Mary McCartney keen to 'get embedded' with Liverpool FC in photography project

Photographer Mary McCartney has revealed she would love her next project to be with Liverpool FC - but she cannot get the club to agree to it.

McCartney, the daughter of Beatles superstar and Liverpudlian Sir Paul, said she is fascinated by the rituals of footballers.

Sir Paul McCartney and his daughters Mary (left) and Stella (right) McCartney attend the launch of the new food campaign Meat Free Monday at Inn The Park, St. James Park, London.
Mary with dad Sir Paul and sister Stella (Carl Court/PA)

Her first solo exhibition was a photographic study behind the scenes of the Royal Ballet and she would like to do something similar with Liverpool.

She told the Press Association: "I really want to go and get embedded with a football team, I really want to go to Liverpool, but they won't let me.

Liverpool's Ben Woodburn celebrates scoring his side's second goal of the game with teammates during the EFL Cup, Quarter Final match at Anfield, Liverpool.
Mary wants to be embedded with Liverpool (Martin Rickett/PA)

"Like I did with the Royal Ballet, I've been writing to Liverpool FC. They are not having me yet but I'm going to keep trying.

"It's a difficult thing to agree to allow someone in, they have to focus and you can't just go in. I understand why they are reluctant but I think they should just let me do it.

"It's the devotion and the commitment, it's the physicality and dedicating a big portion of your life to something."

Everton's Seamus Coleman celebrates scoring his side's first goal of the game
Her dad's family are Everton fans (Richard Sellers/Empics)

If she does not succeed with the Reds she would be willing to look elsewhere, possibly in the direction of her father's preferred team.

She said: "I think I would try another team, I would have to think about it. My husband is a Liverpool fan but my dad's family are Everton.

"Maybe we will have to go there next but maybe they won't be happy if they know I asked Liverpool first!"

Sir Paul McCartney and his daughter Mary arriving at the Comes A Bright Day premiere at the Curzon Mayfair Cinema
Sir Paul and Mary (John Stillwell/PA)

"It is a hard thing, it's a private space and it would be nerve-wracking, I would find it quite daunting, the challenge of showing the less-seen aspects of what goes on behind the scenes.

"Also football is quite superstitious so if I went and did a game and they lost then I think they would never want me back, but if I did it and they won they might allow me back."

McCartney has just produced a book of photographs from a night she spent backstage at an all-male production of Twelfth Night starring Mark Rylance in 2013 where she again examines the rituals of a performance.

Photographer Mary McCartney and actor Mark Rylance sign copies of her new book Twelfth Night, at Hatchards on Piccadilly, London.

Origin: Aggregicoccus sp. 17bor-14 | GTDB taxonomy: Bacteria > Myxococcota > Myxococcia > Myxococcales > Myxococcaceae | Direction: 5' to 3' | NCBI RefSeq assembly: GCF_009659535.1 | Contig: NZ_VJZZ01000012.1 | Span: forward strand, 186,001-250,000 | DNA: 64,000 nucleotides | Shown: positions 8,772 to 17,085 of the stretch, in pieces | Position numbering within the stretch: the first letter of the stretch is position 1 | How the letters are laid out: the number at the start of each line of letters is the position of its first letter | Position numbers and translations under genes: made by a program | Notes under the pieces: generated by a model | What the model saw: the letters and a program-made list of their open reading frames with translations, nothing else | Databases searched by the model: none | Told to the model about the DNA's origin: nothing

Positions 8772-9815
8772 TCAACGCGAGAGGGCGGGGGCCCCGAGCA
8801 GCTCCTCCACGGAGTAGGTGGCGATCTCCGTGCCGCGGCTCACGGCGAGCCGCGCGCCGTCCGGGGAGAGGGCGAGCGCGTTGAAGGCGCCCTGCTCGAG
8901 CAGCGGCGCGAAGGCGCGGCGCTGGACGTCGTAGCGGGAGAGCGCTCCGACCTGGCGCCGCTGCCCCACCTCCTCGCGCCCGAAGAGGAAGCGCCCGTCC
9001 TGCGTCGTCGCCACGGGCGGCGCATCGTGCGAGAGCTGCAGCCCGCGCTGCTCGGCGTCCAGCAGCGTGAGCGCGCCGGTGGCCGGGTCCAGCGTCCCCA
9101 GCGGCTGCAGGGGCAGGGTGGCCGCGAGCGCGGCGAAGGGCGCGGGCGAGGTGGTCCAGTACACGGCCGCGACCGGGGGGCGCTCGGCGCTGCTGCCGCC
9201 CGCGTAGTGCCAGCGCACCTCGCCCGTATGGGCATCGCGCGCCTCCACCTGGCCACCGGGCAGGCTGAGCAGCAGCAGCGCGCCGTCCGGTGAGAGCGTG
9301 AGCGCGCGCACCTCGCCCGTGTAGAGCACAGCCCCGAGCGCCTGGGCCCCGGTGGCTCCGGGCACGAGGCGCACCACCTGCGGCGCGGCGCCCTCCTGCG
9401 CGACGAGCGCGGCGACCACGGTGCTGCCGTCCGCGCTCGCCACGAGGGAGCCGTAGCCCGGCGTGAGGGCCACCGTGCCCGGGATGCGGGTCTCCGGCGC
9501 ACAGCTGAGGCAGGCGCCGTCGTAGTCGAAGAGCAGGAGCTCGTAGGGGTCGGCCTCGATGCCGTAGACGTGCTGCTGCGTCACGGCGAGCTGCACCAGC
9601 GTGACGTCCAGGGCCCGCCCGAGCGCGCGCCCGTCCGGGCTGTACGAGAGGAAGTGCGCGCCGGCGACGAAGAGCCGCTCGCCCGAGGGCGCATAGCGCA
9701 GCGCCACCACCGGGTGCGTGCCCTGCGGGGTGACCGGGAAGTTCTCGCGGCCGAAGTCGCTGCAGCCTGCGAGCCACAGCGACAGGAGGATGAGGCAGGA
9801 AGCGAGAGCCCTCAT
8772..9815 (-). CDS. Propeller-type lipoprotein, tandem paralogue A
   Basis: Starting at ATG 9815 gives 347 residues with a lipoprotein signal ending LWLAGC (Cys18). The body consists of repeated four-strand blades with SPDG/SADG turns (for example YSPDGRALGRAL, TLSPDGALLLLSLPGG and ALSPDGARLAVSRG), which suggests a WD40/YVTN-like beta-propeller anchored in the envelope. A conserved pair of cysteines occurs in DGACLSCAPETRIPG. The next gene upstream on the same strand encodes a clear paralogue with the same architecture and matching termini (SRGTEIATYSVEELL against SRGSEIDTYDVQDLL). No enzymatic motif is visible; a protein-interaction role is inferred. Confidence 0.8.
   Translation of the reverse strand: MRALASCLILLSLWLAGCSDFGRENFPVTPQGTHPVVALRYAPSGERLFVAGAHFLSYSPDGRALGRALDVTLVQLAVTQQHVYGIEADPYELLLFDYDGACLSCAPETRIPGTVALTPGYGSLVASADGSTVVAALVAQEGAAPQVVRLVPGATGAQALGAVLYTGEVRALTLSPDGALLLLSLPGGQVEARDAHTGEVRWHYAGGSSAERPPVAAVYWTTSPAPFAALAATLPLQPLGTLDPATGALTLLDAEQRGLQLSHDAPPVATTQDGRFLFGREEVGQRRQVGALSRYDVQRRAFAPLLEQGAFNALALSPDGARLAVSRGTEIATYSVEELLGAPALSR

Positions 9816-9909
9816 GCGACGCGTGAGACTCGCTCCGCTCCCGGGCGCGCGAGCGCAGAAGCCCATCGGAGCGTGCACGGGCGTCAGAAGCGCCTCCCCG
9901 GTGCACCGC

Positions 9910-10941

Mary and Mark sign copies of her new book Twelfth Night (Yui Mok/PA)

She said: "I asked Mark if I could take pictures of him putting his make-up on to become Olivia because I love that transformation. I'm so interested in backstage and what goes on before that performance. A lot goes on.

"I went thinking I would leave once Mark was dressed but I stayed that one evening and watched Mark and the ensemble cast and it was beautiful, they carried on as usual. This book shows the intimacy and ritual. The adventure of it was so unexpected.

Photographer Mary McCartney and actor Mark Rylance sign copies of her new book Twelfth Night, at Hatchards on Piccadilly, London.
Mary said she was fascinated by the transformation the actor undergoes (Yui Mok/PA)

"I felt I was coming into a world that was well established, they have a ping pong table in the basement and a chill out area.

"In the interval Mark wrote letters, replying to fans that had written to him through the theatre, and when he comes off he decompresses and meditates."

Actor Mark Rylance signs copies of photographer Mary McCartney's new book Twelfth Night, at Hatchards on Piccadilly, London.
Mary captured hidden aspects of the world of performance (Yui Mok/PA)

Rylance added: "When you're in front of a lot of people you project a lot of imaginative energy, you enlarge yourself and you get a lot of stuff projected on to you, so at the end I take that time to bring my energy, a quieter energy, back and let go all of that stuff.

"It's a little strange for me sharing the ritual afterwards, it's a little bit exposing but that is all right."

Rylance has just returned to the London stage with his play Nice Fish transferring to the Harold Pinter Theatre from New York.

Photographer Mary McCartney and actor Mark Rylance sign copies of her new book Twelfth Night, at Hatchards on Piccadilly, London.
Mark has just returned to the London stage (Yui Mok/PA)

He said: "I really love being back on the London stage, we were in a wonderful place called St Anne's Warehouse in New York but this is a West End theatre like a Broadway theatre, I've played it twice before and it's a gorgeous theatre. People have come out of the play saying: is this real?"

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